Enterprise Completes Final Ammunition Offload Before Inactivation
Navy News Service
Story Number: NNS121028-01
By Mass Communication Specialist 3rd Class Brian G. Reynolds, Enterprise Carrier Strike Group Public Affairs
USS ENTERPRISE, At Sea (NNS) -- USS Enterprise (CVN 65) Weapons Department completed the historic carrier's final ammunition offload Oct. 24-26.
During the offload, 3,348,000 pounds of ordnance and ammunition were transferred from Enterprise to Military Sealift Command dry cargo and ammunition ships USNS Matthew Perry (T-AKE 9) and USNS Sacagawea (T-AKE 2).
Because Enterprise is scheduled to be inactivated later this year, all ammunition and ordnance - other than small arms used for security purposes - had to be transferred off of the ship.
"The planning was a major challenge," said Lt. Cmdr. Thomas L. Hinnant, the ordnance handling officer aboard Enterprise. "We have been talking to the Sacagawea for about a year. There are so many entities involved in an evolution of this size that it takes a lot of coordination."
"The evolution was extremely difficult because we faced so many challenges planning for such an event," said Senior Chief Aviation Ordnanceman Steven J. Black, the leading chief petty officer of Enterprise's aviation ordnance control center. "As in any situation, plans change and the Weapons department had to be flexible and adapt to whatever changes were thrown at us. Once we finally got the go ahead, we were ready and our people pulled it off flawlessly."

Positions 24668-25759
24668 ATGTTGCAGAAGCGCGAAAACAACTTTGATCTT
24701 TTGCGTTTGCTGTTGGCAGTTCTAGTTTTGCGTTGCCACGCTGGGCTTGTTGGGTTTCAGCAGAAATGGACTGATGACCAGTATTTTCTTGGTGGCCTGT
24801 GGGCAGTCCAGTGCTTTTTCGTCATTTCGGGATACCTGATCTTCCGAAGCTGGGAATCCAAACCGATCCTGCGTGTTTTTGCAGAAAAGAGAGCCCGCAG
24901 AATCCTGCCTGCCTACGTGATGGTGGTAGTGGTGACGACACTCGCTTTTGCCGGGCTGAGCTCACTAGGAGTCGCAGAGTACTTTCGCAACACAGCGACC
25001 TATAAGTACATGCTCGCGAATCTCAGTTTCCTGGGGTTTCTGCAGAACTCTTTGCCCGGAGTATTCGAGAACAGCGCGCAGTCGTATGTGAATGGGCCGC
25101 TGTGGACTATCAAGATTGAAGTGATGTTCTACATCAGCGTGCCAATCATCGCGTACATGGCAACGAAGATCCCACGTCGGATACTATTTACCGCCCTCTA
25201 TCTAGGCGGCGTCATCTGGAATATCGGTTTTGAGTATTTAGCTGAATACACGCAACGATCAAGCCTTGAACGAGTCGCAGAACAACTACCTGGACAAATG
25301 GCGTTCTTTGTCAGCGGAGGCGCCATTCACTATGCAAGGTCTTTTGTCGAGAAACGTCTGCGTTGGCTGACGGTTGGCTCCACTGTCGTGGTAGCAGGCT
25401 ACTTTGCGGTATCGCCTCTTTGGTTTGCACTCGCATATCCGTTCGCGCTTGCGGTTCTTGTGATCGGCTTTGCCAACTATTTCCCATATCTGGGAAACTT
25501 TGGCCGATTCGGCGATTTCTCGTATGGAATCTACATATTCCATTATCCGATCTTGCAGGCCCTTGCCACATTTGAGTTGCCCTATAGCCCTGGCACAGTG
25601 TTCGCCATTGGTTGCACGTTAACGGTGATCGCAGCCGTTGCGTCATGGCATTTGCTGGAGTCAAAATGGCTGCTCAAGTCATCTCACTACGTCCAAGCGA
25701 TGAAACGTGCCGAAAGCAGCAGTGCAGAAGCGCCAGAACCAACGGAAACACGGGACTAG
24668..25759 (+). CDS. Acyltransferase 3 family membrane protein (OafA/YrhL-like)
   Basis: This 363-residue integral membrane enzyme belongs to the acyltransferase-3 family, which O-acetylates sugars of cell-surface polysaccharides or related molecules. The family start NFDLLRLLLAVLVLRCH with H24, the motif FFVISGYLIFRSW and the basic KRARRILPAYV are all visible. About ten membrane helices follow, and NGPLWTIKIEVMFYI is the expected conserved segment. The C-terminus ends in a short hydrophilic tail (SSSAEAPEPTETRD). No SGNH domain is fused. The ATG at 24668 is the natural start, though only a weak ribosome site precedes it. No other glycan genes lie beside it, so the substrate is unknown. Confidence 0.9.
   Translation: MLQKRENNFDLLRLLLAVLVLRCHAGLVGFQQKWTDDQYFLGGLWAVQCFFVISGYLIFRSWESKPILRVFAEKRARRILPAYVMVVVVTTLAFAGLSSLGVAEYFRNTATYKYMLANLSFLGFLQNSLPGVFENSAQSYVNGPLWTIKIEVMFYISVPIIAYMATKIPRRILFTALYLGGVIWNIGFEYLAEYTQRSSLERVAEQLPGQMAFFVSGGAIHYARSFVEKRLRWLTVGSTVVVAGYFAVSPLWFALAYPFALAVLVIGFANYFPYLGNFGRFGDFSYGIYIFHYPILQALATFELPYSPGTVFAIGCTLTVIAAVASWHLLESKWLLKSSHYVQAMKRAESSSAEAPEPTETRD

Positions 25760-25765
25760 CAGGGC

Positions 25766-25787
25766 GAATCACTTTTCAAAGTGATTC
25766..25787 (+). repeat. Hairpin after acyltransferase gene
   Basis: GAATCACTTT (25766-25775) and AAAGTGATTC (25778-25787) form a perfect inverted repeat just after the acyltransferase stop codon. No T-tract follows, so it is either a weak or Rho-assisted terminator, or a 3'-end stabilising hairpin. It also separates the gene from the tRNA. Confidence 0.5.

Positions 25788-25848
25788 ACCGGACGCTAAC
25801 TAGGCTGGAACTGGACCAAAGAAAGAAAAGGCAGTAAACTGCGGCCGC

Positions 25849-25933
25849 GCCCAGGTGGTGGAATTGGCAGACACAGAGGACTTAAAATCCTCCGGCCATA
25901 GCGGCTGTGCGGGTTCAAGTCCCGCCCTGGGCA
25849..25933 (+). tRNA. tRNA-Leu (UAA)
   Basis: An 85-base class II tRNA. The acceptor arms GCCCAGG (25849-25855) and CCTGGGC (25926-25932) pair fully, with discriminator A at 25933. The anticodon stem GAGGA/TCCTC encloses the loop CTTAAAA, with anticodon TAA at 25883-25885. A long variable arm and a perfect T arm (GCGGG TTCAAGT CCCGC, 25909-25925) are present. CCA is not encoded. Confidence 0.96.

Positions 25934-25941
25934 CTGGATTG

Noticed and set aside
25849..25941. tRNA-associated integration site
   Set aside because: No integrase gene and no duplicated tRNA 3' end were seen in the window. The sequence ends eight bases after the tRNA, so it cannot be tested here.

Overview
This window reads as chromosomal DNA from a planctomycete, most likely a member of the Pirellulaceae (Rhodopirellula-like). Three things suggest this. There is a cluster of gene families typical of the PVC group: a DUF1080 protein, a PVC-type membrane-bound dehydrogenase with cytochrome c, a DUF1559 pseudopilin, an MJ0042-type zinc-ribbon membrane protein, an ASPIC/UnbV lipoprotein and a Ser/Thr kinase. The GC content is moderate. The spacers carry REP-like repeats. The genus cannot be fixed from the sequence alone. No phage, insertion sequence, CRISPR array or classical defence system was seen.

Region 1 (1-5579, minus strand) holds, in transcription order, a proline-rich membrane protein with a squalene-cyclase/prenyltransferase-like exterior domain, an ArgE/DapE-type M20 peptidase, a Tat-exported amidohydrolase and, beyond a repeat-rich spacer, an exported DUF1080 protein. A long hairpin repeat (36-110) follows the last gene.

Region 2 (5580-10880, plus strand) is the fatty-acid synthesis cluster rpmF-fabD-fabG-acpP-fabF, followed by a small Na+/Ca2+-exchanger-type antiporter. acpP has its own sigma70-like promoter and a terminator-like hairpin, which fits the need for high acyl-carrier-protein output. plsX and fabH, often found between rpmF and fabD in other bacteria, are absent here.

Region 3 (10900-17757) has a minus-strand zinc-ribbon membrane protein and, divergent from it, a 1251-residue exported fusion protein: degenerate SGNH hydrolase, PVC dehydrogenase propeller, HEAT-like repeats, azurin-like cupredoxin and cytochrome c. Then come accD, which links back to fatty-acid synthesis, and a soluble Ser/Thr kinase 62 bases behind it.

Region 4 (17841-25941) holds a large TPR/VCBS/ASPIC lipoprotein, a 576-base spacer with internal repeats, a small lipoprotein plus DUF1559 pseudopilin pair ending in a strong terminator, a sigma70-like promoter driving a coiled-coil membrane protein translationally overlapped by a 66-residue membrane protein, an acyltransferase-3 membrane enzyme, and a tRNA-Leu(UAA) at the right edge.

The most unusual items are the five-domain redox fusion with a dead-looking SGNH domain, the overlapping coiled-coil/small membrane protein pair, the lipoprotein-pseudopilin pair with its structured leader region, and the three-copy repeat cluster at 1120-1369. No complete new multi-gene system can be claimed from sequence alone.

The process of dismantling over 1,600 tons of ordnance was undoubtedly a daunting one. The process began one month ago, shortly after Enterprise flew its final sortie in support of Operation Enduring Freedom. Soon thereafter, the ship's Weapons department began dismantling and repacking all of the ship's ordnance. Once the ammunition was dismantled and repacked, Sailors in the Weapons department began staging the ordnance so that it would be ready to be removed from the ship.
"This was a big undertaking," said Hinnant. "The staging process on this ship is more challenging than any other ship in the Navy."
After the ordnance was staged in Enterprise's hangar bay and on the flight deck, a task accomplished with the help of the "Big E's" Air department, the Weapons department relied on the Dragonslayers of Helicopter Anti-submarine Squadron (HS) 11 to transport much of the ordnance from Enterprise to Sacagawea via vertical replenishment.
"Our job was to assist Enterprise and Sacagawea with the vertical replenishment," said Lt. Marcus A. Torres, a pilot with HS-11 who assisted with the vertical replenishment. "Our main focus was to effectively [and safely] assist both ships with the ammo offload to help facilitate an expeditious return home."
However, what may sound like a routine vertical replenishment was no easy task. Enterprise, Sacagawea and HS-11 faced rough seas and inauspicious weather conditions, which played a major role in making this vertical replenishment more difficult than it may have been under normal conditions.